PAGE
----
I’ve been talking of taking up wood-turning for years. When we lived in California, and went to the Los Gatos High School woodshop once a week, we only made furniture. But I eyed the wood lathes. I wanted to, but there was never time. Our neighbor was a master wood turner. He made the most incredible, intricate, detailed things on his lathe. I would go over and stand in his driveway, sometimes for hours, just watching him. He even let me try to turn a bowl once, but I was nervous, and he was a terrible teacher, and after 5 minutes it caught on the chisel and flew off the lathe and that was that. But I still wanted to.
Then TechShop RDU opened a few years ago. I wanted to join — we even looked at becoming ‘founding’ members with a lifetime membership — but it was expensive and we had other priorities. Don’t ask me what they were. I have no idea.
Groupon then had a special on a 2-month TechShop membership that included 6 hours of classes, so we got a few. My son and I joined, and took welding (which was fun, but not all that useful for day-to-day things), and then Aluminum Casting. Again, a bunch of fun (especially for a 14 year old boy) but really not useful on a regular basis.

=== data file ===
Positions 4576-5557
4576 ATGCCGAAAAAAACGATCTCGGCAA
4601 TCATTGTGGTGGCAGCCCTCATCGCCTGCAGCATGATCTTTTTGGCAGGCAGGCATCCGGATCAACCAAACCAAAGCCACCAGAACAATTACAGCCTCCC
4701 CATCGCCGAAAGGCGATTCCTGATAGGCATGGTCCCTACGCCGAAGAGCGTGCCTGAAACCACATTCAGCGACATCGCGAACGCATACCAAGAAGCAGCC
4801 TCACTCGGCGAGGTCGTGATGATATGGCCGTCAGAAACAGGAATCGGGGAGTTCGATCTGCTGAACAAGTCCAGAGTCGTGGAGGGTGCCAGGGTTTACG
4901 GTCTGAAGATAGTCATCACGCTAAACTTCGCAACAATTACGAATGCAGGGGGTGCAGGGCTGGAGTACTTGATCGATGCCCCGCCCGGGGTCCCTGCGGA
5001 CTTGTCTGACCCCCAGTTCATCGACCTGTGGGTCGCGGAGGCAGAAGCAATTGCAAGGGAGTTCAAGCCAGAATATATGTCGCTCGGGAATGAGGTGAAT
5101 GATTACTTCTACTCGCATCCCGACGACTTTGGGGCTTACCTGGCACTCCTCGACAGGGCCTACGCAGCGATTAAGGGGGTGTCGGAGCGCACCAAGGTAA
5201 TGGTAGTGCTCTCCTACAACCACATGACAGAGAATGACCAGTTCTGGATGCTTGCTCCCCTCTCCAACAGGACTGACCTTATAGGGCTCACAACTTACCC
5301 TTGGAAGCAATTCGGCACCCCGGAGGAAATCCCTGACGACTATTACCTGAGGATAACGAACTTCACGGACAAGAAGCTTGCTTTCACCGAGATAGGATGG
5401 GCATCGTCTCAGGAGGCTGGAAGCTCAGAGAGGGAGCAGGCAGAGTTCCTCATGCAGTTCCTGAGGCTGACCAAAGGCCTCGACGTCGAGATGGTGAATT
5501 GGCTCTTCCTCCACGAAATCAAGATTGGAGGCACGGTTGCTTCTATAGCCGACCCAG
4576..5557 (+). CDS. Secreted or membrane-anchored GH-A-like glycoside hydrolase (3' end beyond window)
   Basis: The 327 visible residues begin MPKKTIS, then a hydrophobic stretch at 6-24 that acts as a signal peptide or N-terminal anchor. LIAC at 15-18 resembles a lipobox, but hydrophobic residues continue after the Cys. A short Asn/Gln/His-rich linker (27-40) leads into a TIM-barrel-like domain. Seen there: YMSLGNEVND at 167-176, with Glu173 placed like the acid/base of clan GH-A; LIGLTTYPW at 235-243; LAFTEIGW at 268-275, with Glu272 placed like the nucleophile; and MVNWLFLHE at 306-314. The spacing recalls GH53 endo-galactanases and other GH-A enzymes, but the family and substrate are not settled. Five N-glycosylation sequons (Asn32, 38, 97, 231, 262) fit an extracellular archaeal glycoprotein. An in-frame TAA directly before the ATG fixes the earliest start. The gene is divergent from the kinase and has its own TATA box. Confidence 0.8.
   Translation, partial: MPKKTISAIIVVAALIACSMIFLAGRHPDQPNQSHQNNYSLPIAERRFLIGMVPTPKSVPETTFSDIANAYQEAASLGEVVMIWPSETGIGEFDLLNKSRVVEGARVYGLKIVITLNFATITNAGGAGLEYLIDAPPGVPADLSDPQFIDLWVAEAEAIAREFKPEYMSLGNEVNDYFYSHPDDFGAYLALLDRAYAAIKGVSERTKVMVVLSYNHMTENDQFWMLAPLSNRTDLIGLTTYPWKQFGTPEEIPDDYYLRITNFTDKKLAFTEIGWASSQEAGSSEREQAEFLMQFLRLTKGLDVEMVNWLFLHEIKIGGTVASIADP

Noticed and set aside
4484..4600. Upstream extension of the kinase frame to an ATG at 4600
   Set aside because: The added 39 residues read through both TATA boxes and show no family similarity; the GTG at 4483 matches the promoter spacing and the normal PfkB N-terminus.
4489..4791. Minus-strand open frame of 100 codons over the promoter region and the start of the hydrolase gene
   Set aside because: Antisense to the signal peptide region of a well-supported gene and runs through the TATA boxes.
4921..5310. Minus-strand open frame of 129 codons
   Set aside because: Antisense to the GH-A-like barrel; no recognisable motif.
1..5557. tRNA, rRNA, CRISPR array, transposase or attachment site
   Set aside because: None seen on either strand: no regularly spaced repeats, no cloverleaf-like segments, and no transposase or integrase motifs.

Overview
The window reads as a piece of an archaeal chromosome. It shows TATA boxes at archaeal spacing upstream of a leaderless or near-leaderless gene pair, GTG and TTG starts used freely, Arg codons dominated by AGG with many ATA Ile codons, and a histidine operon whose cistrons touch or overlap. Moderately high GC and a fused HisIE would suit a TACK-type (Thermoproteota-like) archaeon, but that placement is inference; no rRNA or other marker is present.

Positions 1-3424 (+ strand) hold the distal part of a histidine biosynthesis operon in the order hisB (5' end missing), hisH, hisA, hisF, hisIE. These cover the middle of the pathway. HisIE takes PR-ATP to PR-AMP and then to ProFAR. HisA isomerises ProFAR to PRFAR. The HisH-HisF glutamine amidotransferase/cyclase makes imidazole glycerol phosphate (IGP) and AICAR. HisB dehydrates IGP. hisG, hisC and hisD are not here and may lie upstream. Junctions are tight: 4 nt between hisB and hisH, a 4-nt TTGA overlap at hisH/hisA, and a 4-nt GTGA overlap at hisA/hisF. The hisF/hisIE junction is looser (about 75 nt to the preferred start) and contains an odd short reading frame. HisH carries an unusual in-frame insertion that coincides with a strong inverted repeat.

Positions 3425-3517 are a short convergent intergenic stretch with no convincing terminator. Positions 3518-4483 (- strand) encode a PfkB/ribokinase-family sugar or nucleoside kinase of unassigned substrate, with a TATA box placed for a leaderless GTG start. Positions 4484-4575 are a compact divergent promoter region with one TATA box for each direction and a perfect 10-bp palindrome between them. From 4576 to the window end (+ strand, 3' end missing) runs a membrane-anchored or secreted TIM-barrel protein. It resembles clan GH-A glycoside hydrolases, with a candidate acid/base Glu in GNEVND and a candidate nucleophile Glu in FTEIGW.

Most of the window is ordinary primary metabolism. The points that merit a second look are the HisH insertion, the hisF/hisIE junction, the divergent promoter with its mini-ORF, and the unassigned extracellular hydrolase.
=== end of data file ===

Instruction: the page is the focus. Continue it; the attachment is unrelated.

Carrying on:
Finally we took the Wood Lathe class. Ahhhh … Heaven. I found my milieu. As my membership is about to end (this week! GAH!) I thought I’d post a progression of how my bowls have gone. So here’s the first one (made of the cheapest poplar boards you can buy at Lowe’s). It’s 2 boards glued together, so it’s not very deep.
I still need to knock the foot off of that one. Not bad for my very first attempt at making anything on a lathe. Well, my first attempt since Junior High when I made a wooden mallet that my mother still uses to this day as a meat tenderizer in her kitchen.
Next I went with 4 cheap poplar boards glued together for a deeper bowl. I also tried to turn the sides thinner, and mostly succeeded. I actually really like the shape of this one, but being made of poplar, and turned thin, it weighs almost nothing.